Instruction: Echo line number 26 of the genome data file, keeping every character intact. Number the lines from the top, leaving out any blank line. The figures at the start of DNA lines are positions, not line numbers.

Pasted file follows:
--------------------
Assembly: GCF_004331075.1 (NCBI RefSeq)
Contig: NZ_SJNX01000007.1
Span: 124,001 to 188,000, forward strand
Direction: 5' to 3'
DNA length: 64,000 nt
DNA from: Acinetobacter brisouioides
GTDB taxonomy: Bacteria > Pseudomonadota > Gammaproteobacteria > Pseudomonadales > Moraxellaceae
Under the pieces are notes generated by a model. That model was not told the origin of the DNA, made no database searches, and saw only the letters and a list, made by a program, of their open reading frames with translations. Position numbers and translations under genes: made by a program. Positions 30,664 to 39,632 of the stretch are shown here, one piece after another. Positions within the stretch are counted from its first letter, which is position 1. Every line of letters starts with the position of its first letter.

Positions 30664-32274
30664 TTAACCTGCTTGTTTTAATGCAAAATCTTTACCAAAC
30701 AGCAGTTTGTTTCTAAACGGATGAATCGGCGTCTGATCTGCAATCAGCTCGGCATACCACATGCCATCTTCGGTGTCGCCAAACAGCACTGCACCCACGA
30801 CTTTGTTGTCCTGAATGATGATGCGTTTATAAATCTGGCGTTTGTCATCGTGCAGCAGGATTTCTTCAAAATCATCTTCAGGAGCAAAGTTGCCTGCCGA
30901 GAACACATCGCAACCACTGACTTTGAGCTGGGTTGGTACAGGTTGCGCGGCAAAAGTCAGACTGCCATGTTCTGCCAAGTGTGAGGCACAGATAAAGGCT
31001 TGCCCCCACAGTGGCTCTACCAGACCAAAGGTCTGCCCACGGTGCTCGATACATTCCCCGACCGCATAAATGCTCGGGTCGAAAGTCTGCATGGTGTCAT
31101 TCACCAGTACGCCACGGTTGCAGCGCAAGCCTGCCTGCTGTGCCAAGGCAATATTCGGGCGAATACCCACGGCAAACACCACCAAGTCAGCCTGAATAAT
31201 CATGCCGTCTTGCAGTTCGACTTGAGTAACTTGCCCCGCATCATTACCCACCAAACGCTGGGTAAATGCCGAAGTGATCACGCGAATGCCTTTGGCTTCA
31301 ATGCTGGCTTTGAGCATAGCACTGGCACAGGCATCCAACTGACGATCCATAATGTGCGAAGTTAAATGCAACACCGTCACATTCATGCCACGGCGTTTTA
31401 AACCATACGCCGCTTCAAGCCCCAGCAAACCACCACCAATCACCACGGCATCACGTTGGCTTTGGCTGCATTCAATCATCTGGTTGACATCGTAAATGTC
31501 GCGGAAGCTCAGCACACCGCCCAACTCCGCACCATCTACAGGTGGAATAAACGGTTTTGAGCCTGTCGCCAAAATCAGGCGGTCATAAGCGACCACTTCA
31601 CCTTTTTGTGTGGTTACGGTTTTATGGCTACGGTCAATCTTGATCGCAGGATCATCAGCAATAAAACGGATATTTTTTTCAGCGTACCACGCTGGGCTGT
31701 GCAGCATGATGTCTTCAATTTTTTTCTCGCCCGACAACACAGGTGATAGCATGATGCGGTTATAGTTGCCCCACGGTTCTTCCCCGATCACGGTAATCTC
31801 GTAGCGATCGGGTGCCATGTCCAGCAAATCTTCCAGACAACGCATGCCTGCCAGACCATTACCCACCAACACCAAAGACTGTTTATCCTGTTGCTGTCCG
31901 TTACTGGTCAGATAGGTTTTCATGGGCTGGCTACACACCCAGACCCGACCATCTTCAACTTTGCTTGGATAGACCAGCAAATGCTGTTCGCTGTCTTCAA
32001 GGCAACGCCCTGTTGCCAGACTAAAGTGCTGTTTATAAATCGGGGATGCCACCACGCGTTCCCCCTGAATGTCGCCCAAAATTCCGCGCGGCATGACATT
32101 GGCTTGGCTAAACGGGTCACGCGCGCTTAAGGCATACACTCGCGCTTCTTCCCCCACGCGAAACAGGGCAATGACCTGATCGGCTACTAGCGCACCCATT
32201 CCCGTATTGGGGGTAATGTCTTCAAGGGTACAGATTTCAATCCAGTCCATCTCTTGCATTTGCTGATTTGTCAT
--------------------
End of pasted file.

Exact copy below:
32201 CCCGTATTGGGGGTAATGTCTTCAAGGGTACAGATTTCAATCCAGTCCATCTCTTGCATTTGCTGATTTGTCAT